For the majority of their existence Britain's Armed Forces have been recruited by volunteers. However during the world wars of the twentieth century Britain was forced to adopt conscription on the lines of her European neighbours and vast numbers of men were mobilized in the First and Second World Wars. Indeed the Second World War saw the whole population mobilized to an extent previously unknown.
At the end of the Second World War Britain faced a dilemma as the wish to demobilize the servicemen recruited to fight and return them to their peace-time occupations conflicted with the need to discharge Britain's world-wide obligations.
Following much debate the Labour Government passed the National Service Act 1947. This established a liability for service on all men aged between eighteen and twenty-six to serve for one year with a further six years service in the active reserve and one year with the non-active reserve. Intended only to be in force for a few years the outbreak of the Korean War in 1950 saw the period of active service raised to two years, though reserve service was reduced accordingly. Thus for the first time in British history compulsory military service became a feature of every young man's life throughout the 1950s. It also became a staple of radio and television comedy with programmes like "The Navy Lark" and "The Army Game".
During this period a total of 2,301,000 men were called up of which over half served with the British Army. The Royal Navy and Royal Air Force preferred to take qualified tradesmen and as the weapons and communications systems they used became more sophisticated both these services took less conscripts.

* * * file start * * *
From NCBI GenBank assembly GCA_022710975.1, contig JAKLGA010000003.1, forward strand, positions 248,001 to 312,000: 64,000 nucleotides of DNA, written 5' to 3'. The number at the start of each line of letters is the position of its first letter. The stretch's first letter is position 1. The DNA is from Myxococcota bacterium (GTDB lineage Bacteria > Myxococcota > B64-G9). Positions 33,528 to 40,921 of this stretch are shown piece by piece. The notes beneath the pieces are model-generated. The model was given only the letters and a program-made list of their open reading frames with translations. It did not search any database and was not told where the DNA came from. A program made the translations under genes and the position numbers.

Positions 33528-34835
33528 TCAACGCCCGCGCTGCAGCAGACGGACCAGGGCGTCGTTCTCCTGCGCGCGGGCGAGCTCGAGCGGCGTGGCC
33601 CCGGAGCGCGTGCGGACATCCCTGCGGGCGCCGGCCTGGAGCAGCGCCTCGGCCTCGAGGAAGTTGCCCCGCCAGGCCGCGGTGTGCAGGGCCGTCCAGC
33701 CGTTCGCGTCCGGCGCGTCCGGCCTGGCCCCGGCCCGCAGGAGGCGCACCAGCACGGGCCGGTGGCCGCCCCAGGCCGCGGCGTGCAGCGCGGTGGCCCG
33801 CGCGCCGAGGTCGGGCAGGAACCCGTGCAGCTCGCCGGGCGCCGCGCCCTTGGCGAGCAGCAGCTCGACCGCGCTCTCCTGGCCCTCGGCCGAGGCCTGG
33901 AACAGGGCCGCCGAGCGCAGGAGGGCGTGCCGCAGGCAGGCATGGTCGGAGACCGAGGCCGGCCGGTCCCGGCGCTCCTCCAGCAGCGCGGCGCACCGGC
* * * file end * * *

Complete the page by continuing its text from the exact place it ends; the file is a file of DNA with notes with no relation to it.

National Servicemen took part in all the campaigns in which British forces were involved and some 395 were killed while on active service.
In April 1957 the then Defence Minister, Duncan Sandys, announced that conscription would be progressively reduced until December 1960 when there would be no more call-up save for a few men whose service had been deferred. For many recruits during this period in the late 1950s National Service seemed an irrelevance and something to be endured. Though the Berlin Crisis of 1961 delayed the the ending of National Service by some six months the final recruit, Second Lieutenant Richard Vaughan, was demobilized from the Royal Army Pay Corps on 16th. May and finally discharged from service in July 1963.
The National Service Experience
For all recruits the routine of National Service was the same. First registration at the local office of the Ministry of Labour and National Service followed two weeks later by a notice to attend a medical to ensure fitness for military service. This prdeal was followed by an interview with a Military Interviewing Officer to match the interviewee to the service most suitable for his skills and experience. In practice most recruits went to the Army as the Royal Navy and Royal Air Force preferred to take skilled tradesmen and tended to lower their annual intake of recruits over time. Six weeks later the conscript would receive an enlistment notice telling them to report for training. This would include a rail warrant and in the early years of National Service an advance of 4/- (20p.) pay.